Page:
Goodbye, middle school; hello, high school! The adventure that is secondary education certainly comes with much excitement and trepidation. Eileen Huntington of Huntington Learning Center says that while starting high school is a big change, there are many things parents can do to help their teens make a successful transition. “This is a time when children become young adults and the school experience reflects that,” she says. “Freshman year sets the stage, so it’s important that parents help their children get off on the right foot.”
Homework is a great way to reinforce what children learn in the classroom and provide opportunities to practice skills independently. Unfortunately, it can be a source of stress for many children—especially those who are naturally disorganized and tend to “spin their wheels” at homework time. Luckily, there are lots of aids that will help keep children on task and focused on what they need to accomplish.
A lot changes when students transition into high school and one skill that becomes more important than ever is that of note-taking. “In high school, students are expected to become proficient note-takers, and those notes will become essential study tools that they use to review material for quizzes and tests,” says Co-Founder Eileen Huntington of Huntington Learning Center. “Note-taking should augment student learning and help students recall difficult concepts more easily and remember what teachers teach. Our goal when working with students is to share some of the basics that will help them retain what they learn and study smarter.”
If you’re the parent of a new or soon-to-be middle schooler, brace yourself for some major changes. Middle school is more intense and has a heavier workload, with most middle school curriculums including five core subjects and two electives. Children are expected to do more, question more, and think more critically.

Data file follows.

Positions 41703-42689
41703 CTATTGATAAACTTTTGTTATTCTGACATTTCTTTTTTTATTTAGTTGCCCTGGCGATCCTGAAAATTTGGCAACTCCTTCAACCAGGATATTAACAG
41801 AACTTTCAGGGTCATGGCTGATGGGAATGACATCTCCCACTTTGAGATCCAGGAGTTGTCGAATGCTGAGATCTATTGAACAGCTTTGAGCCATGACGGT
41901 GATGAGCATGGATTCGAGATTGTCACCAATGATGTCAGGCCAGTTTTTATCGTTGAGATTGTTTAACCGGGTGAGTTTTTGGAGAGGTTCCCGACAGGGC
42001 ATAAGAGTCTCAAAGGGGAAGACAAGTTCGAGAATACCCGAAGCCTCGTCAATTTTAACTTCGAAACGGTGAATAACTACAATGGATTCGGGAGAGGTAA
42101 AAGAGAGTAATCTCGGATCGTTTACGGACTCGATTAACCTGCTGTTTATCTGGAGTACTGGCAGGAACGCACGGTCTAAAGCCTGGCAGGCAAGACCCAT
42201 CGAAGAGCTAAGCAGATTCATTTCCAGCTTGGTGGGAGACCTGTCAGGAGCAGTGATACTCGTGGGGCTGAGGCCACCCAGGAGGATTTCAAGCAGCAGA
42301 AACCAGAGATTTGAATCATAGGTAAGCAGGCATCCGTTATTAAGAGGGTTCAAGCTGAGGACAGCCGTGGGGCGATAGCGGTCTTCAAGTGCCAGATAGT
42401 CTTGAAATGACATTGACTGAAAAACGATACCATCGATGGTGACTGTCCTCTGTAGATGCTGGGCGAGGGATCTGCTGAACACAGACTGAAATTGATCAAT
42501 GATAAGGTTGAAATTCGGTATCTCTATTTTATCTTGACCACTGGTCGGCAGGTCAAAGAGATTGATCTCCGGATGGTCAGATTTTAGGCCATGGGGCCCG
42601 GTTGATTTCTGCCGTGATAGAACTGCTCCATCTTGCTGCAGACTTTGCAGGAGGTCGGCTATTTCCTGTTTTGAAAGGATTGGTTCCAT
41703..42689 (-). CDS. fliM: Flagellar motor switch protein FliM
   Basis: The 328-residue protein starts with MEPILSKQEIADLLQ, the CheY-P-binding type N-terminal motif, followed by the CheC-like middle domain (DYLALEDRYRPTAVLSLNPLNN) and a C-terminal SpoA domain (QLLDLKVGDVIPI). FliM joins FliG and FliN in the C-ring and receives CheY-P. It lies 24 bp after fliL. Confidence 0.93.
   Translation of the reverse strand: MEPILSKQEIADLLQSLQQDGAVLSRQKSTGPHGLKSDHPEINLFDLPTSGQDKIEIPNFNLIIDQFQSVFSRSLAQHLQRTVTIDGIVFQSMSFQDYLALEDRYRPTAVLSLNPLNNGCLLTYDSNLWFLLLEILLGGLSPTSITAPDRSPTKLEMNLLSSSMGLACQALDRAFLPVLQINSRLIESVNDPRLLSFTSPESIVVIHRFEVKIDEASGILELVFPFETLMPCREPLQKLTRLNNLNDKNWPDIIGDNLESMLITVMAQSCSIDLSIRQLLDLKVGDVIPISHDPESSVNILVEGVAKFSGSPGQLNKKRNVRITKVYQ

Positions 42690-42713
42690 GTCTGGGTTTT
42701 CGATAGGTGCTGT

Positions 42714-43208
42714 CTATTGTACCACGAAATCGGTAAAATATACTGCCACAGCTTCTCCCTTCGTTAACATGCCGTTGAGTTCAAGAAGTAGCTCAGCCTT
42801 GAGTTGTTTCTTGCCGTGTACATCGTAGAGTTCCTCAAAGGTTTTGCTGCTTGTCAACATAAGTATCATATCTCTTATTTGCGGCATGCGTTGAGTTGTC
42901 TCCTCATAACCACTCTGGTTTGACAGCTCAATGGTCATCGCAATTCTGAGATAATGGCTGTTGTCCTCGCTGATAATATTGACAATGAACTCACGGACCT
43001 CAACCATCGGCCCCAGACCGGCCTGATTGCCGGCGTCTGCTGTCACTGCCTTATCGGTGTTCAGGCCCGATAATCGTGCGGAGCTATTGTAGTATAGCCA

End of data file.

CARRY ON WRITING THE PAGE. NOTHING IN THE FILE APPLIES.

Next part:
Above all, middle school demands that children function as independent students. But how can you encourage your child to engage in the activities that promote greater independence?
How Parents Can Support Their 21st Century Learners
This generation of learners is quite different than the one that came before them. Parents are aware that their children learn differently than they did in school, but they don't always know exactly why. What should you know about your child as a student? Below is some valuable insight into what 21st century learners are all about and how you can support your child at home:
Writing is one of the most important skills a child will acquire as a student—and also one of the most difficult to master.
It doesn't take an education professional to know that when it comes to learning, each person is unique.
The long-anticipated redesigned SAT is almost here, and if your high school student is planning to take this exam for the first time next spring, he or she will definitely be impacted.
Whether your child is “graduating” from elementary school to middle school or from middle school to high school, the transition is a major one. Eileen Huntington, Co-founder of the Huntington Learning Center reminds parents that any time a student changes schools can be overwhelming—and particularly when the expectations of the student are higher in his or her new environment. “It’s critical for students to successfully navigate these leaping off points,” says Huntington.
It's important for students to be continually building up their vocabularies over time.